You can help today! 800-ICC-5441

3


SOUTH CH EA I NS A T ASIA

SAVED BY A

HEARTBEAT A leader in China’s house church movment, Mr. Song, recently met with ICC in China and shared his remarkable testimony.

4

You can help today! www.persecution.org


IT WAS AN INNOCENT ENOUGH COMMENT THAT DID IT. It was 1970 in Beijing when Mr. Song remarked to a trusted friend, “You know, I love Mao, Mao is a good man, but many of the things he says sound like he’s god. Surely Mao isn’t god is he?” Two days later Mr. Song was arrested and denounced as an anti-revolutionary. His friend had betrayed him, and for the audacity of suggesting that Mao was not god, Mr. Song was now an enemy of the state. Born in Shanghai in 1937, Mr. Song still remembers a China before Communism. As a small boy, his mother would take him to church on Sunday mornings, and even though he understood little, he knew there was something special about the place that warmed his heart. Everything changed, though, in 1949, when Mao Tse-Tung swept to power and the Communist Party consolidated its grip across what was then already the world’s largest population. Mr. Song says that the propaganda of the party was very good. He found himself as a young man caught up in the fervor of a nation and soon joined the Communist Party. Mr. Song was a very bright student, studying aerodynamics and mathematics at the University of Beijing. In 1960, at the age of 24, Mr. Song graduated and joined the air force, becoming an instructor of aerodynamics for fighter pilots. He soon found though that his intelligence and natural curiosity were not welcome traits as the Communist Party sought a “total transformation of the mind.” Things got worse in 1966 when Mao launched the infamous “Cultural Revolution” in a massive attempt to purge anyone at any level of power who opposed his rule. Mass imprisonment and repression soon followed. Mr. Song says that during the Cultural Revolution, “there was no law; anyone could be accused of opposing Mao and quickly be executed.” Soon enough, even Mr. Song, a young ardent Communist, would find himself face-to-face with the wrath of Mao’s revolution.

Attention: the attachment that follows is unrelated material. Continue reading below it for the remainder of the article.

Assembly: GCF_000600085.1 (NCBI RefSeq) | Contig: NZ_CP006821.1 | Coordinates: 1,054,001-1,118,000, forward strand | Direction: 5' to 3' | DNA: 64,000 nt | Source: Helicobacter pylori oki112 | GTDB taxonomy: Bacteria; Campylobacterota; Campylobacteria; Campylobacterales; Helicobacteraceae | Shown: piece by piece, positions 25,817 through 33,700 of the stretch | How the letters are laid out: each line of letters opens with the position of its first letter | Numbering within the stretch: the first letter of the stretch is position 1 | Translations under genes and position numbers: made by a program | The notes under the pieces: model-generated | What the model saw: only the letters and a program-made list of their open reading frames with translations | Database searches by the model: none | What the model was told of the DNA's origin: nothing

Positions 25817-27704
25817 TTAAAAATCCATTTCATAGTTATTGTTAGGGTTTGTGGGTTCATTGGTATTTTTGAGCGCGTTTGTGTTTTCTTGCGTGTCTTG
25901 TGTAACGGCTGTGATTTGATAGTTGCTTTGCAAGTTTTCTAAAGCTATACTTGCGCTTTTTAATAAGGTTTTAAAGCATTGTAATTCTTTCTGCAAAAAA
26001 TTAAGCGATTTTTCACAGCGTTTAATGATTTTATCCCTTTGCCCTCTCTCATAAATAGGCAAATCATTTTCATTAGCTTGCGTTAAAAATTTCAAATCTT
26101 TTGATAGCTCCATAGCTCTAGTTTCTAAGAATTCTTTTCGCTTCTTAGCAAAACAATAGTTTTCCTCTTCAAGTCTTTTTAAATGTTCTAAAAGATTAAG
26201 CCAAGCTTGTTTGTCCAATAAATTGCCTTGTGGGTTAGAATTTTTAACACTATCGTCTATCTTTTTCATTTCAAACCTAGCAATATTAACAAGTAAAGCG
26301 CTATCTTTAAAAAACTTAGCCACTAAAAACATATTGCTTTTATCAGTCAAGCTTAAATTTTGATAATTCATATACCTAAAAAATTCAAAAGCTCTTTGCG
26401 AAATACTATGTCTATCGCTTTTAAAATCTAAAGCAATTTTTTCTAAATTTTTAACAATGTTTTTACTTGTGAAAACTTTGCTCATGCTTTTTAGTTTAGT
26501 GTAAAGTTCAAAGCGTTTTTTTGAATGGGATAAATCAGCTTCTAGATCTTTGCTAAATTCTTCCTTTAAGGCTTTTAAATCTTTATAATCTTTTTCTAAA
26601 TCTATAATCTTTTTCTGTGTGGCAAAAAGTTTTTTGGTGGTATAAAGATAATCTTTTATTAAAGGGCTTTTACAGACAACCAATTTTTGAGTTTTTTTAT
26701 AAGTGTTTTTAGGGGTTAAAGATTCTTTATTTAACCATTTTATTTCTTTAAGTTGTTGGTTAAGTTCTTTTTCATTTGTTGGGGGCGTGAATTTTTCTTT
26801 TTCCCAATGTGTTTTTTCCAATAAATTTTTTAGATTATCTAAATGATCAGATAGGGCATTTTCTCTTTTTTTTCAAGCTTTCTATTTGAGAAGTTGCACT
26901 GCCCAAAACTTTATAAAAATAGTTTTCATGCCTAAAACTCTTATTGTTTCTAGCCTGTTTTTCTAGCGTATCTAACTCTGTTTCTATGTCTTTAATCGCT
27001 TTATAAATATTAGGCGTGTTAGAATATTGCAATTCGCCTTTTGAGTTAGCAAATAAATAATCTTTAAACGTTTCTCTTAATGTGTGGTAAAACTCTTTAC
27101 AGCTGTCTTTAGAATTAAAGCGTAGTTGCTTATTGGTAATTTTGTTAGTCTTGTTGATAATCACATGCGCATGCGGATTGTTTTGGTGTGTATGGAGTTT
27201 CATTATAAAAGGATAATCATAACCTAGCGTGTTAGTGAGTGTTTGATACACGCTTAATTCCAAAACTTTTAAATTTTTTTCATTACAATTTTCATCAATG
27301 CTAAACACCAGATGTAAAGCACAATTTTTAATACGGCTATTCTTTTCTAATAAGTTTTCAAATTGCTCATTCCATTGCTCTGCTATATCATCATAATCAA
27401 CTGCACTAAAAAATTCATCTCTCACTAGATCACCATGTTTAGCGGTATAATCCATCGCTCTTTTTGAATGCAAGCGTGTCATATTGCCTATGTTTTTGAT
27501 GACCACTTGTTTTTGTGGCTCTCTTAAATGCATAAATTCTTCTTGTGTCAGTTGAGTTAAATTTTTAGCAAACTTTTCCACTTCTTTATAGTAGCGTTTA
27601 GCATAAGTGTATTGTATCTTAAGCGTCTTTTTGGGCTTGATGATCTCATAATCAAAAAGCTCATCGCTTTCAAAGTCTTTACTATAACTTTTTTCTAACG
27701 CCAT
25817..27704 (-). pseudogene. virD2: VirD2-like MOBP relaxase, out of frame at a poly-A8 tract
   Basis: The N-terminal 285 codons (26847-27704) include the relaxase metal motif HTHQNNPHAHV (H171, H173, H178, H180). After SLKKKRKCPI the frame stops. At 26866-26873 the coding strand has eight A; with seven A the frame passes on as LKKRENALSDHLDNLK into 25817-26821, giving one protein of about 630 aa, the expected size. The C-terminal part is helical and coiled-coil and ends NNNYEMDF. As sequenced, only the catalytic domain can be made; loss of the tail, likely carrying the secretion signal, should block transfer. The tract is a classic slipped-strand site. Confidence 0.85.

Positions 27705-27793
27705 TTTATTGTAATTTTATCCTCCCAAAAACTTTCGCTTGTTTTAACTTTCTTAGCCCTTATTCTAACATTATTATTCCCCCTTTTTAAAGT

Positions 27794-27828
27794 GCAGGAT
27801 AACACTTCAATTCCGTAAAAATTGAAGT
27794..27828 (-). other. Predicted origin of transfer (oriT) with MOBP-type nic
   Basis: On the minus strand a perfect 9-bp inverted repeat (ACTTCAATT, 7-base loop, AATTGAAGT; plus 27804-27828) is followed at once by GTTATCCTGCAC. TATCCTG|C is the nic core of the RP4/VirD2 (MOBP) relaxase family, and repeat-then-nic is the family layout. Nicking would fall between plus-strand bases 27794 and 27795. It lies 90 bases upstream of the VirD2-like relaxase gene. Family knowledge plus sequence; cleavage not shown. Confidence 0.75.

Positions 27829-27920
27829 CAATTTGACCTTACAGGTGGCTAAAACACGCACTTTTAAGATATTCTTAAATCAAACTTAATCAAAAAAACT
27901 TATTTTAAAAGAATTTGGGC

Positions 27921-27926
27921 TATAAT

You can help today! 800-ICC-5441

5


SOUTC HH EA I NSAT A S I A